AMCULT 601 - Topics in American Studies
Section: 003 The Television Revolution
Term: FA 2018
Subject: American Culture (AMCULT)
Department: LSA American Culture
Credits:
3
Advisory Prerequisites:
Graduate standing.
Repeatability:
May be repeated for credit.
Primary Instructor:

Let’s face it. Television has always been considered a lowbrow form of entertainment. In the U.S. public sphere television has been called ‘a wasteland’ and many other countries initially refused to develop television, in part based on assumptions that had no redeeming value but would only promote materialism and the dumbing-down of the population. Art, prestige, and “high culture” have rarely been associated with the medium. Still, television has always been a very popular media outlet in the U.S. and around the world. Indeed, its popularity might explain why scholars from media studies and other disciplines are paying much more attention to the so-called ‘trashy’ medium.

In this course we will examine histories of television and television in histories. That is, we will pay special attention to the ways in which television scholars have utilized particular theories, sources, and historical moments to analyze the medium and how scholars from other disciplines have connected television to specific cultural, political, and social moments in history. The goal of this class is both to learn about the medium and to understand how the medium can be a valuable source for examining broader historical, cultural, and social processes.

The class will be divided into three main parts: “Television Beginnings,” “Crises, Radical Changes, and Television” and “Television and You.” In the first part we will focus on books that analyze the incorporation of television in society. In the second part of the class, we will read books that analyze a moment of societal transition and how television responded to the particular crises or change. In the last part, we will focus on the research projects that each student will develop. The projects will include a review of a book related to the student’s research topic, a class presentation, and the formulation of a research plan. The research plan should represent the basic structure of a research paper (it is not an actual, finished paper). It will include a research question, a statement on the project’s relevance, a description of sources and their locations, and a review of the literature that addresses the theme of the project.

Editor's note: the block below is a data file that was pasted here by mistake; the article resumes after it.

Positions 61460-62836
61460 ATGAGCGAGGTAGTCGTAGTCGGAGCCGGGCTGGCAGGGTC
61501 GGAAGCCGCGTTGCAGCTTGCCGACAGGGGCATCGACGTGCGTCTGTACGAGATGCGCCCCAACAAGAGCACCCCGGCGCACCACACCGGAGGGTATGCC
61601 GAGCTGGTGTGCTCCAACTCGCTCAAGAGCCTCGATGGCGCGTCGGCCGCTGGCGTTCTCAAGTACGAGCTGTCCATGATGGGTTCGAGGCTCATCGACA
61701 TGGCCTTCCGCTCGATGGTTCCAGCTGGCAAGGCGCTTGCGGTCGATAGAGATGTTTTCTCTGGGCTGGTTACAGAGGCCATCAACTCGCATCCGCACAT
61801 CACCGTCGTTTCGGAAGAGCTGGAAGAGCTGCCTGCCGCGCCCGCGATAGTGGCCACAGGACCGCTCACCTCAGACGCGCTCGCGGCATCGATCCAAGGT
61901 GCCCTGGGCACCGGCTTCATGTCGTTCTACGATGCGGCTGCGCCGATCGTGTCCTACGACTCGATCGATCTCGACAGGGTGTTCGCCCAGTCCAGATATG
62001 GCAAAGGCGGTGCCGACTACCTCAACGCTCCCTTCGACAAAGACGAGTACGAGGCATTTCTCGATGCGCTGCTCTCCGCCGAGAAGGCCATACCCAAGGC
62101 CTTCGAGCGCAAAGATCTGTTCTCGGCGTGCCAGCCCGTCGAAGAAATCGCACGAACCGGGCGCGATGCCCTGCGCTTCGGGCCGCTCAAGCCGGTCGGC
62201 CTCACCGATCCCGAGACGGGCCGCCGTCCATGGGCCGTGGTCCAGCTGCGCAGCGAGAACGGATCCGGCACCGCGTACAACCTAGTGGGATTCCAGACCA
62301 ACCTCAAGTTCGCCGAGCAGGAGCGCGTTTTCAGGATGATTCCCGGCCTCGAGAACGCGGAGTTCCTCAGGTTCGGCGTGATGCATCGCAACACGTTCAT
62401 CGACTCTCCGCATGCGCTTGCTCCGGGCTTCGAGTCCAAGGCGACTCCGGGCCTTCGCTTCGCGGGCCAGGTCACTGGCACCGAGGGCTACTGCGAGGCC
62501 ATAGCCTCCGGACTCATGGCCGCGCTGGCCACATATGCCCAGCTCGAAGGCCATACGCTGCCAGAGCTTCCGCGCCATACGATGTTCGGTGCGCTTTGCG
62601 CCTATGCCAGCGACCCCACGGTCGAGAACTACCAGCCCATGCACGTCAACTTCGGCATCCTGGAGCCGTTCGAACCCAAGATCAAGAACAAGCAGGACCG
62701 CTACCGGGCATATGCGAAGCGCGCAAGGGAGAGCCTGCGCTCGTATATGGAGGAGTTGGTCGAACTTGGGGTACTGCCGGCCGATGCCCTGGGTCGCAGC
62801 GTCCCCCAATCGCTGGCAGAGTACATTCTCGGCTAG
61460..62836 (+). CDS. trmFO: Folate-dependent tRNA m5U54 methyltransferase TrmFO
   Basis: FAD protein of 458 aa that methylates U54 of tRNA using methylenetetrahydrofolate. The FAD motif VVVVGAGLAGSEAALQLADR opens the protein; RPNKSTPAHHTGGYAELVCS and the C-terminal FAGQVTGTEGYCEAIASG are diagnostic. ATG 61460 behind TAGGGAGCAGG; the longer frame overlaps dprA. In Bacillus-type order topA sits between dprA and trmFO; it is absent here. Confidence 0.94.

AMCULT 601 - Topics in American Studies
Schedule Listing
001 (LEC)
P
30543
Closed
0
 
5
Th 11:00AM - 2:00PM
002 (LEC)
P
31947
Open
10
 
-
Tu 1:00PM - 4:00PM
003 (LEC)
P
32230
Open
4
 
-
M 2:00PM - 5:00PM
NOTE: Data maintained by department in Wolverine Access. If no textbooks are listed below, check with the department.


ISBN: 9780226769677
Make room for TV : television and the family ideal in postwar America, Author: Spigel, Lynn, Publisher: Univ. of Chicago Press 2010
Required
ISBN: 9780822371700
Bright signals : a history of color television, Author: Murray, Susan, 1967-
Required
ISBN: 9780813585321
Republic on the wire : cable television, pluralism, and the politics of new technologies, 1948-1984, Author: McMurria, James, 1963-
Required
ISBN: 9780300208481
Between Truth and Time a history of Soviet Central Television, Author: Evans, Christine, E.,
Required
ISBN: 9780822375685
Broadcasting modernity : Cuban commercial television, 1950-1960, Author: Rivero, Yeidy M., 1967-
Required
ISBN: http://hdl.ha
Watching Jim Crow the struggles over Mississippi TV, 1955-1969, Author: Classen, Steven D., 1956-, Publisher: Duke University Press 2004
Required
ISBN: 9780231119429
Viewers like you? : How public TV failed the people, Author: Ouellette, Laurie., Publisher: Columbia University Press 2002
Required
ISBN: 0813572304
Public interests : media advocacy and struggles over U.S. television, Author: Perlman, Allison, 1975-
Required
ISBN: 9780822357407
The undersea network
Required
Syllabi are available to current LSA students. IMPORTANT: These syllabi are provided to give students a general idea about the courses, as offered by LSA departments and programs in prior academic terms. The syllabi do not necessarily reflect the assignments, sequence of course materials, and/or course expectations that the faculty and departments/programs have for these same courses in the current and/or future terms.

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